A lawyer in New York just this week was busted by a judge for using ChatGPT as part of his background research. When questioned by the judge, lawyer Peter LoDuco revealed that he’d farmed out some research to a colleague, Steven A. Schwartz, who had consulted with ChatGPT on the case. Schwartz was apparently unaware that the AI chatbot was able to lie – transcripts even show him questioning ChatGPT’s responses and the bot assuring him that these were, in fact, real cases and citations.

New research by Marucie Jakesch, a doctoral student from Cornell University, suggests that even users who are more aware than Schwartz about how AI works and its limitations may still be impacted in subtle and subconscious ways by its output.

Not to mention, according to data from, high school and college students already – on the whole – prefer utilizing ChatGPT for help with schoolwork over a human tutor. The survey also notes that advanced students tend to report getting more out of using ChatGPT-type programs than beginners, likely because they have more baseline knowledge and can construct better and more informative prompts.

But therein lies the big drawback to using ChatGPT and other AI tools for education. At least so far, they’re reliant on the end user writing good prompts and having some sense about how to organize a lesson plan for themselves. Human tutors, on the other hand, have a lot of personal experience in these kinds of areas. Someone who instructs others in foreign languages professionally probably has a good inherent sense of when you need to focus on expanding your vocabulary vs. drilling certain kinds of verb and tense conjugations. They’ve helped many other students prepare for tests, quizzes, and real-world challenges, while computer software can only guess at what kinds of scenarios its proteges will face.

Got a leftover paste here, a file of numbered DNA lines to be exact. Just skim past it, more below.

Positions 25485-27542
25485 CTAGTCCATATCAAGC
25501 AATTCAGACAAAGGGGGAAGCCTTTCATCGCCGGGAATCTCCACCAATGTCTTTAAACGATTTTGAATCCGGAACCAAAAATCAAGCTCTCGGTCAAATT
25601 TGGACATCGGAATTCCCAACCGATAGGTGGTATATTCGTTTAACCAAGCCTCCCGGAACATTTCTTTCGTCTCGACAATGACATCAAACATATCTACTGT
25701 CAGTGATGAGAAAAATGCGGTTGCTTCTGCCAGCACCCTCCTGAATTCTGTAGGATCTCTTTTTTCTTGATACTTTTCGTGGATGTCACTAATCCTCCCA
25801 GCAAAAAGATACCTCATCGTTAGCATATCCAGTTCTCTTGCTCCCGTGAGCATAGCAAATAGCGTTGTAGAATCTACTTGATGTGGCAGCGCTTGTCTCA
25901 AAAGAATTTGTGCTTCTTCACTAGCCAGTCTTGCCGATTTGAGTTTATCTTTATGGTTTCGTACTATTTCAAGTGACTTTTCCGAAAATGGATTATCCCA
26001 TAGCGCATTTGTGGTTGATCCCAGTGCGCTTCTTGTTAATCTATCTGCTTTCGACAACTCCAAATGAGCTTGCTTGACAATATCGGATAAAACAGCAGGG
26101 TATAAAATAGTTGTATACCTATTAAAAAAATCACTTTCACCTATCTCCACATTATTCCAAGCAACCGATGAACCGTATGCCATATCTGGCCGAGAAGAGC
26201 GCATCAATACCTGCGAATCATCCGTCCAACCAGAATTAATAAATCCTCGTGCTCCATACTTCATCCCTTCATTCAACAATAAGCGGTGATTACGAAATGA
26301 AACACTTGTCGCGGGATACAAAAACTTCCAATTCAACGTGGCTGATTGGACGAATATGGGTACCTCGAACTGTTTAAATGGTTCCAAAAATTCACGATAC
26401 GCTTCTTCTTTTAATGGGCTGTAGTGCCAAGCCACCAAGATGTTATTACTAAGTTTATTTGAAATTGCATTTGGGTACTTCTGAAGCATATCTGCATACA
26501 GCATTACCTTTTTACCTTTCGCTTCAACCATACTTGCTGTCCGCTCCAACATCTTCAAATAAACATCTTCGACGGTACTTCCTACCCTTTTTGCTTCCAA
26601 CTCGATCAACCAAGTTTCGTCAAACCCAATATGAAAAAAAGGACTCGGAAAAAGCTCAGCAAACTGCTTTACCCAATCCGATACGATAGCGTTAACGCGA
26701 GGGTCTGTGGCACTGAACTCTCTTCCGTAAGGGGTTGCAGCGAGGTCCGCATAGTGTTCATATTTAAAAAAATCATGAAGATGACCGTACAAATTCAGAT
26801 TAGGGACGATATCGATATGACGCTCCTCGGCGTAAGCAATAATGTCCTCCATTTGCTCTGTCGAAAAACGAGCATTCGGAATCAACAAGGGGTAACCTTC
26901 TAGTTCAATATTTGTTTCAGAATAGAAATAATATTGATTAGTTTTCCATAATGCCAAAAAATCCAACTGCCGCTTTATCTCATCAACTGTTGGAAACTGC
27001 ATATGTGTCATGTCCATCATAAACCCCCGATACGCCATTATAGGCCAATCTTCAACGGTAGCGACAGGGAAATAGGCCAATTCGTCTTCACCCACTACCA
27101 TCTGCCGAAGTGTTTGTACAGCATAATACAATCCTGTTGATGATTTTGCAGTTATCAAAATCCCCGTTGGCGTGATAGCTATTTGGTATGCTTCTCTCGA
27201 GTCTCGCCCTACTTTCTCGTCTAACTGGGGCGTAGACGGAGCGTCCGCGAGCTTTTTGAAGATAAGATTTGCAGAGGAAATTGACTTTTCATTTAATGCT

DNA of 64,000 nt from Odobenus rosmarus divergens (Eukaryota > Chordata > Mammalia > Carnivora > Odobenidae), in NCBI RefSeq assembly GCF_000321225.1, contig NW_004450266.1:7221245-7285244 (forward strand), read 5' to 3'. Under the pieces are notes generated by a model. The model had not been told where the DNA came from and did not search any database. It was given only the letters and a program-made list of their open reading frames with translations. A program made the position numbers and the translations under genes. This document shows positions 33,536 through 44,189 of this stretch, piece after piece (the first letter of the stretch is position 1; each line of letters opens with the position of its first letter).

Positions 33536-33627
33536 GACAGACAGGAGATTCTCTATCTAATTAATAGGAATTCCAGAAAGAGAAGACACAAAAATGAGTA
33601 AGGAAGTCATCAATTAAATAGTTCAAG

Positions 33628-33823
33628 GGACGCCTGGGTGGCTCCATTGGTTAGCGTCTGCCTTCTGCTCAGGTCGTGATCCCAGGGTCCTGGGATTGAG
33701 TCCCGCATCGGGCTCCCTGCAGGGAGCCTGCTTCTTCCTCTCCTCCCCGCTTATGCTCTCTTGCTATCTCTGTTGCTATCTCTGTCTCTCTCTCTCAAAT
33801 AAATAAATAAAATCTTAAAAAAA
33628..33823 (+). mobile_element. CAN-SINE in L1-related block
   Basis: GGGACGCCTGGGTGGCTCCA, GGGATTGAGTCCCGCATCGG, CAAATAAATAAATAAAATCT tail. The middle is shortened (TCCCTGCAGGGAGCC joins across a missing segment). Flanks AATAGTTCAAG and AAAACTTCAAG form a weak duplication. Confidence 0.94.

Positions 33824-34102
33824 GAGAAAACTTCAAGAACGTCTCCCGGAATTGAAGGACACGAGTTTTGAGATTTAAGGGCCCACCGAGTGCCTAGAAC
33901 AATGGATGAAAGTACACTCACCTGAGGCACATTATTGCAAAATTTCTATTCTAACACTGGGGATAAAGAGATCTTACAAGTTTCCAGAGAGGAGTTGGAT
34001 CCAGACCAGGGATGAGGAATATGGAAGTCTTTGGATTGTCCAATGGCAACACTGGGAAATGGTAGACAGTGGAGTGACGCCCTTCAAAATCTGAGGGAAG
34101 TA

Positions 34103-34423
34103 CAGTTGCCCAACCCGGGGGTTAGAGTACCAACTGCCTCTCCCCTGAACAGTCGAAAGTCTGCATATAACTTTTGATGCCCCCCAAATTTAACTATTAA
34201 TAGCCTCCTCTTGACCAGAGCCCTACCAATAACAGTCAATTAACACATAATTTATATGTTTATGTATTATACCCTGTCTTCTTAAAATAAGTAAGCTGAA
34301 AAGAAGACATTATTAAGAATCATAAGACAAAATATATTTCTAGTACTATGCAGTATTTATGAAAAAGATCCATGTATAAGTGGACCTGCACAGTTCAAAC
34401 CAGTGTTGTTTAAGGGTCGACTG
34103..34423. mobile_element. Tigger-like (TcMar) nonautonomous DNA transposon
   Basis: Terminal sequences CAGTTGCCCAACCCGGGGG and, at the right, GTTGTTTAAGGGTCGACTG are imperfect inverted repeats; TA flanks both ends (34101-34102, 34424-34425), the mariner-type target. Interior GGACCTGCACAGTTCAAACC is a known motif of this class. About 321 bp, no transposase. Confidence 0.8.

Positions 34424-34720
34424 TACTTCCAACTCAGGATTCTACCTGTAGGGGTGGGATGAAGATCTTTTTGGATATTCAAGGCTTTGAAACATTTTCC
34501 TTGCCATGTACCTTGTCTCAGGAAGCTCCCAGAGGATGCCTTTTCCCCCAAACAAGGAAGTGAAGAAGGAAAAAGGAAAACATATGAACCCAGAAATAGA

A recent Forbes editorial by academic Thomas Davenport suggests that, while AI is getting all the hype right now, other forms of computing or machine learning are still going to be more effective for a lot of basic tasks. From a marketing perspective in 2023, it’s helpful for a tech company to throw the “AI” brand around, but it’s not magically going to be the answer for every problem.

Davenport points to a similar (if smaller) whirlwind of excitement around IBM’s “Watson” in the early 2010s, when it was famously able to take out human “Jeopardy!’ champions. It turns out, Watson was a general knowledge engine, really best suited for jobs like playing “Jeopardy.” But after the software gained celebrity status, people tried to use it for all sorts of advanced applications, like designing cancer drugs or providing investment advice. Today, few people turn to Watson for these kinds of solutions. It’s just the wrong tool for the job. In that same way, Davenport suggests that generative AI is in danger of being misapplied.

While the industry and end users both race to solve the AI puzzle in real time, governments are also feeling pressure to step in and potentially regulate the AI industry. This is much easier said than done, though, as politicians face the same kinds of questions and uncertainty as everyone else.

OpenAI CEO Sam Altman has been calling for governments to begin regulating AI, but just this week, he suggested that the company might pull out of the European Union entirely if the regulations were too onerous. Specifically, Altman worries that attempts to narrow what kinds of data can be used to train AI systems – specifically blocking copyrighted material – might well prove impossible. “If we can comply, we will, and if we can’t, we’ll cease operating,” Altman told Time. “We will try, but there are technical limits to what’s possible.” (Altman has already started walking this threat back, suggesting he has no immediate plans to exit the EU.)

In the US, The White House has been working on a “Blueprint for an AI Bill of Rights,” but it’s non-binding, just a collection of largely vague suggestions. It’s one thing to agree “consumers shouldn’t face discrimination from an algorithm” and “everyone should be protected from abusive data practices and have agency over how their data is used.” But enforcement is an entirely different animal. A lot of these issues already exist in tech, and are much larger than AI, and the US government already doesn’t do much about them.